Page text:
National teams

Find Without Orphans related movements around the world.
Click on your country to find contact information and information about the orphan care movement in your country!

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Bangladesh Without Orphans

The orphan situation is serious. Bangladesh is the most populated country by density in the world. The country has over 161 million people, with over 64 million children making up around 40 percent. Orphans and street children in Bangladesh are often thrown in jail for petty crimes or abused and subjected to the most atrocious violence; most orphanages are overcrowded and cannot take in these children.

Belarus Without Orphans

The Republic of Belarus is a small former Soviet nation in Europe with a population just under 10 million. In 2008, Belarus was a nation that got hit pretty severely in the global economic crisis. Because of this economic downturn there are approximately 25,000 orphans in Belarus.

Botswana Without Orphans

Approximately 35% of children are orphans or vulnerable (including almost 3% who are both orphaned and vulnerable), while 65% of children are non-OVC. These estimates do not include children living in an abusive environment, HIV-positive, or living outside family care. Many of the most vulnerable children do not live in family settings.

Brazil Without Orphans

There are many good stories from Brazil, many stories of reunification that were successful and many stories of adoption that were also successful. I think that one of the greatest things that we have reached in Brazil is that, sooner, we are really starting, officially starting the movement, the WWO movement in Brazil and we are gathering a group of important leaders from many different organizations that are making a great impact in their regions and even in the nation. We are very excited about that.

Burundi Without Orphans

Burundi is one of the poorest countries in the world, with an estimated 1.7 million people in need of humanitarian assistance. Over half the population in Burundi is in a situation of chronic food insecurity and 56% of children under five years old are chronically malnourished – one of the highest rates in the world. Poverty, family conflicts, and child abuse have also pushed thousands of children to the street.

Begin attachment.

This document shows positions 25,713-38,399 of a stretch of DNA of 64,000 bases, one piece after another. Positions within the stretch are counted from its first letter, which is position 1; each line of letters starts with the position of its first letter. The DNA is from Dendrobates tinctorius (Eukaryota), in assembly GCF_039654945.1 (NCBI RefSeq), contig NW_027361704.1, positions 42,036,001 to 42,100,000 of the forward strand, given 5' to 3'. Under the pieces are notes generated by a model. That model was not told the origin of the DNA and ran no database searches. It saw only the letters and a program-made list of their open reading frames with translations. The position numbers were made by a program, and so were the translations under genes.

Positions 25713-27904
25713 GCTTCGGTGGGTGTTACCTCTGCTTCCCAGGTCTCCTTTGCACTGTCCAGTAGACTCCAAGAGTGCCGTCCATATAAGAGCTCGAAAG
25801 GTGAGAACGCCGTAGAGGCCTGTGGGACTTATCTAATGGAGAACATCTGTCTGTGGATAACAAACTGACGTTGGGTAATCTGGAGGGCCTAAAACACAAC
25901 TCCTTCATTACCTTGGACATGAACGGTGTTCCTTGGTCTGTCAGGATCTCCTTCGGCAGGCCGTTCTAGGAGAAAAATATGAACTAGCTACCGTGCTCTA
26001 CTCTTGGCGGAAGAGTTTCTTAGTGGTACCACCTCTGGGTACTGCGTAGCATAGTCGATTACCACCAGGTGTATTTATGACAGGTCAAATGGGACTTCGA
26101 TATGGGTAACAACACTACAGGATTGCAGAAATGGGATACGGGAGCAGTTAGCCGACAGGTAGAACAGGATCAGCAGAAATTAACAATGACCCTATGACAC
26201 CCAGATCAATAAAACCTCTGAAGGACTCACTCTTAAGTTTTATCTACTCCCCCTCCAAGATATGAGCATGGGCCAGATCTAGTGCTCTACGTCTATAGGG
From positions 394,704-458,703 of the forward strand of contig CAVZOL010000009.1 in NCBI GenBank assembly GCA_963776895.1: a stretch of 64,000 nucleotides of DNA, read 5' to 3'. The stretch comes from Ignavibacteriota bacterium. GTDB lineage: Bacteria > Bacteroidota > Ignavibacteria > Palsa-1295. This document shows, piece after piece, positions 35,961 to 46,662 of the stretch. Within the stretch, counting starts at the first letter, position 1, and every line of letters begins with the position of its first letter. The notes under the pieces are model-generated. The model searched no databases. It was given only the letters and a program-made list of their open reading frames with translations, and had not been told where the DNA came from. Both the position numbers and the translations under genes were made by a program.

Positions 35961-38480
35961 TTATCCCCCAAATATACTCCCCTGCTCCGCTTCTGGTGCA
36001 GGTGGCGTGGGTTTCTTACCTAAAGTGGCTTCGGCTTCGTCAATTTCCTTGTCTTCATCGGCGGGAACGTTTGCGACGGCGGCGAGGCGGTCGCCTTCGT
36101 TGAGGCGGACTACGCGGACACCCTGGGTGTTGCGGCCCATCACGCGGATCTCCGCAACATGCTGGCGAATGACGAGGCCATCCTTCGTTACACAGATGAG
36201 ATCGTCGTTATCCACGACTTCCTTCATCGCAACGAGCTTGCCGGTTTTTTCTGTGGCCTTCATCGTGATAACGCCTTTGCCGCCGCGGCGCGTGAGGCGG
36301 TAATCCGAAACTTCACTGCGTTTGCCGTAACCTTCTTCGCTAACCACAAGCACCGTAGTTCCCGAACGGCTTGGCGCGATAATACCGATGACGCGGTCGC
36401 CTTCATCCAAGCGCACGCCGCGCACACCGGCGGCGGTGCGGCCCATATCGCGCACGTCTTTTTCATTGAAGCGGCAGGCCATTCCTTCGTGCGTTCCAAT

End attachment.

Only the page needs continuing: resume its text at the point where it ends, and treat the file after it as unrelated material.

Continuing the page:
Ethiopia Without Orphans

Ethiopia is a country of 110 million people located in eastern Africa. It is the most populous landlocked country in the world. With a high prevalence of HIV and over 44% of the population under 14, orphanhood is an important issue in Ethiopia. There are about 4.5 million orphans in the nation, with 85,000 HIV orphans. Orphans are primarily cared for by government-run orphanages; however, the government has started closing orphanages due to enacting the new government policy. Kinship care is a program that encourages reunification with families and domestic care by sponsoring the child with extended families.

Ghana Without Orphans

The hardships and difficulties faced by children in Ghana include slavery and forced labor, poverty, physical and moral violence, sexual abuse, poor quality education as well as certain ancestral rites. Children living on the streets are frequent in Ghana. According to a survey about 80% of these children are between 5 and 14 years old. As young as they are, street children must find work to meet their needs.

India Without Orphans / Bharathiya Sneha Parivar

Alternative care in India: Orphanages and small family-based styles of care were the only alternative care options available in the past, but the situation is slowly changing. India now has foster care, group foster homes and most recently India introduced domestic adoptions. Reunification of children with relatives is also taking place.